gridpt(a->x, a->y) = gridpt(b->x, b->y) = NULL;
a->done = b->done = true;
durations[done_ctr++] =period;
}
step(a, grid, grid_size);
}
period ++;
} while (done_ctr < pop_size/2);
}
apop_model search_sim = {"A search on a grid", .draw=run_sim};
```

At the end of this, I have a list of agent exit times. The rate at which agents exit changes with time. This is also the story of a Weibull distribution, so it'd be interesting to see how well one fits. A Weibull has two parameters: $\lambda$ follows your intuition from Exponential or Poisson distributions: if $k=1$, then $\lambda$ is the mean time to exit. If $k<1$, then the time to exit is slower for those that are still present later in the game: the more attractive (or more centrally-located) get picked up quickly, and the hard-to-match take several $\lambda$s' time to find a match. So for this simulation, we expect that $\lambda$ grows as the grid gets more sparse, and $k$ should be noticeably less than one.

The code below sets up a Weibull model as a first-class model. As with most models that assume iid, the likelihood of one element can be written easily, and then the total likelihood is the sum of the map of that function onto every element in turn. I had to add a constraint to keep the MLE search routine from setting $\lambda$ or $k$ to zero.

The `one_run` function sets the settings for the simulation, makes a few thousand draws,
and estimates the parameters of a Weibull using those draws. It's just warm-up so we know
that everything works.

The real fun is in putting a prior on the grid size and population settings, as the
`fuzz` function does. The output is a PMF of 100 Weibull parameters produced
using maximum likelihood estimation based on 1,000 draws from a simulation that typically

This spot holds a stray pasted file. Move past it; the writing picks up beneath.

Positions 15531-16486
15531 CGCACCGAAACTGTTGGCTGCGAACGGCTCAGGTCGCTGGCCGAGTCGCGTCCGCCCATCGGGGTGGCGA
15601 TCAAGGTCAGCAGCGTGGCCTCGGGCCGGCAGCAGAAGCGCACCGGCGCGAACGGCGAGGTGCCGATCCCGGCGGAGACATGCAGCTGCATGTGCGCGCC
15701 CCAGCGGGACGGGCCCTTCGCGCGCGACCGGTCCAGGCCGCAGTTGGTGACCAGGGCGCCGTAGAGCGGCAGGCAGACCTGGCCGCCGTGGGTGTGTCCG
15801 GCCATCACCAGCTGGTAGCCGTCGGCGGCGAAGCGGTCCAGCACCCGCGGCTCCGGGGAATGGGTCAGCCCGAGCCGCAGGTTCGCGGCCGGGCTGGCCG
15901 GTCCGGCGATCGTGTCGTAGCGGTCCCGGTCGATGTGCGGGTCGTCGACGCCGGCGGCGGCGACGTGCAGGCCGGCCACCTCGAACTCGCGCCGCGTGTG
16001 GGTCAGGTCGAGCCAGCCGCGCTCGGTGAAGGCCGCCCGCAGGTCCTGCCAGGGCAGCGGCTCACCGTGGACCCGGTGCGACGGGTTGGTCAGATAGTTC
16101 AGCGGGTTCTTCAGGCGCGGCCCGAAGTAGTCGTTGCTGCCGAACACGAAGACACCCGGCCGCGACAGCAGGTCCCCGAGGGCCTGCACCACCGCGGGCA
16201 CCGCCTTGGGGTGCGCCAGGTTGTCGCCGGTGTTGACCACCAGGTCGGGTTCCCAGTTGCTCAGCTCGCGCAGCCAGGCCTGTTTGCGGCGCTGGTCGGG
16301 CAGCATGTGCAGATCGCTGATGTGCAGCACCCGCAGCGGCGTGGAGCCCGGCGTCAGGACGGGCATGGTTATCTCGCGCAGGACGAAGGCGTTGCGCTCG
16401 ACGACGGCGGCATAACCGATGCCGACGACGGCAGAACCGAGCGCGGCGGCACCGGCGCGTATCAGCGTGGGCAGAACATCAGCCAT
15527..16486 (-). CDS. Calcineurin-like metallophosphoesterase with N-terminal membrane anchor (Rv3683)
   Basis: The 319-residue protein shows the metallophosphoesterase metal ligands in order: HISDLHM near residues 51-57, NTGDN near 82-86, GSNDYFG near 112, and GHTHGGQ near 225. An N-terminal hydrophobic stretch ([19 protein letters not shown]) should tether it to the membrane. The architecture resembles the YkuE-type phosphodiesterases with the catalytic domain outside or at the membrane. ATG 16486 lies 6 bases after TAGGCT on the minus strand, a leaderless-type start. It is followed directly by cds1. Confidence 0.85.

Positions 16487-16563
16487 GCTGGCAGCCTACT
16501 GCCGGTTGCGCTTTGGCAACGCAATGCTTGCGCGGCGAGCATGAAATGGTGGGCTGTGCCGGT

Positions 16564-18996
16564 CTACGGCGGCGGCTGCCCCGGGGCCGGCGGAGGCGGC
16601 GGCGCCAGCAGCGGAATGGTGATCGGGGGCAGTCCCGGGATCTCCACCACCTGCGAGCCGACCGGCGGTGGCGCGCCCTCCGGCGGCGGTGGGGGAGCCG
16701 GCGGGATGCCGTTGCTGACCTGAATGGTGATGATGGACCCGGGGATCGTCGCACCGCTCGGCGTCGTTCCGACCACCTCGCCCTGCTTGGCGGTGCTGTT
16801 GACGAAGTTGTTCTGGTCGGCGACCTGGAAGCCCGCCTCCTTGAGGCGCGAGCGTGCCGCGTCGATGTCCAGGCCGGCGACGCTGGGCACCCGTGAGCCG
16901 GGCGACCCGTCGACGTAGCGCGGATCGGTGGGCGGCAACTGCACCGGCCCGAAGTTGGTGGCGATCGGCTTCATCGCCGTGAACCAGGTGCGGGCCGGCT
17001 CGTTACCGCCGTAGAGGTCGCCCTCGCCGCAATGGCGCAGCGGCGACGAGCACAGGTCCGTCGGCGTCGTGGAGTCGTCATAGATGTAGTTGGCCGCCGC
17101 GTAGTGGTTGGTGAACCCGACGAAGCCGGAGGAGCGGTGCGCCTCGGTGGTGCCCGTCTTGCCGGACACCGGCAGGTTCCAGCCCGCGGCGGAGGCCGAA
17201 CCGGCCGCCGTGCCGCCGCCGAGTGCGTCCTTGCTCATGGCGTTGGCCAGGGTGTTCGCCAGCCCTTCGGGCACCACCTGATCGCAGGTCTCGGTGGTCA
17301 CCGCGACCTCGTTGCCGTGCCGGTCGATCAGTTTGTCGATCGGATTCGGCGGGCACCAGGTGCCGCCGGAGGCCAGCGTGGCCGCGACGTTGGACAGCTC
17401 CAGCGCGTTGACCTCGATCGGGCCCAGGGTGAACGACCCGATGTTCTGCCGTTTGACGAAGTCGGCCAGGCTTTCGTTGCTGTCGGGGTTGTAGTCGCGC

runs for hundreds or thousands of periods—and it still runs fast enough on my cheap
laptop.

Given the output draws of $(\lambda, k)$, you can plot and admire them, as I did. I'm sticking to my policy of not displaying output, because it's the last incentive I can give to get you to run the code yourself.

```
#include <apop.h>
extern apop_model search_sim;
double one_weibull(double d, void *params){
double lambda = apop_data_get(params, 0);
double k = apop_data_get(params, 1);
return logl(k) - logl(lambda)
+ (k-1)*(logl(d) - logl(lambda))
- powl(d/lambda, k);
}
static long double positive_params(apop_data *data, apop_model *v){
return apop_linear_constraint(v->parameters->vector);
}
long double weibull_ll(apop_data *d, apop_model *m){
return apop_map_sum(d, .param = m->parameters, .fn_dp=one_weibull, .part='a');
}
apop_model weibull = {"The Weibull", .vsize=2, .log_likelihood = weibull_ll,
.constraint=positive_params};
void one_run(int grid_size, int pop_size){
printf("—— A run with a %i X %i grid and %i agents:\n", grid_size, grid_size, pop_size);
search_sim.dsize = pop_size;
double params[2];
search_sim.more = params;
params[0] = grid_size;
params[1] = pop_size;
apop_model *model_out = apop_estimate(apop_model_draws(&search_sim, 1000), weibull);
apop_model_show(model_out);
}
apop_model *fuzz(apop_model sim){
int draws = 100;
gsl_rng *r = apop_rng_alloc(1);
apop_model *prior = apop_model_stack(
apop_model_set_parameters(apop_normal, 10, 2),
apop_model_set_parameters(apop_normal, 10, 2));
apop_data *outdata = apop_data_alloc(draws, weibull.vsize);
apop_prep(NULL, &sim);
double params[2];
sim.more = params;
for (int i=0; i< draws; i++){
do {
apop_draw(params, r, prior);
} while (params[1]*2 > pow(params[0], 2));
sim.dsize=params[1];
apop_model *est = apop_estimate(apop_model_draws(&sim, 1000), weibull);
Apop_matrix_row(outdata->matrix, i, onerow);
gsl_vector_memcpy(onerow, est->parameters->vector);
apop_model_free(est);
}
return apop_estimate(outdata, apop_pmf);
}
int main(){
one_run(10, 10);
one_run(100, 10);
one_run(10, 45);
apop_model *fuzzed = fuzz(search_sim);
apop_data_print(fuzzed->data,.output_file="outdata");
}
```

[Previous entry: "Bayesians and ABMs"]

[Next entry: "Let us not forget the basics"]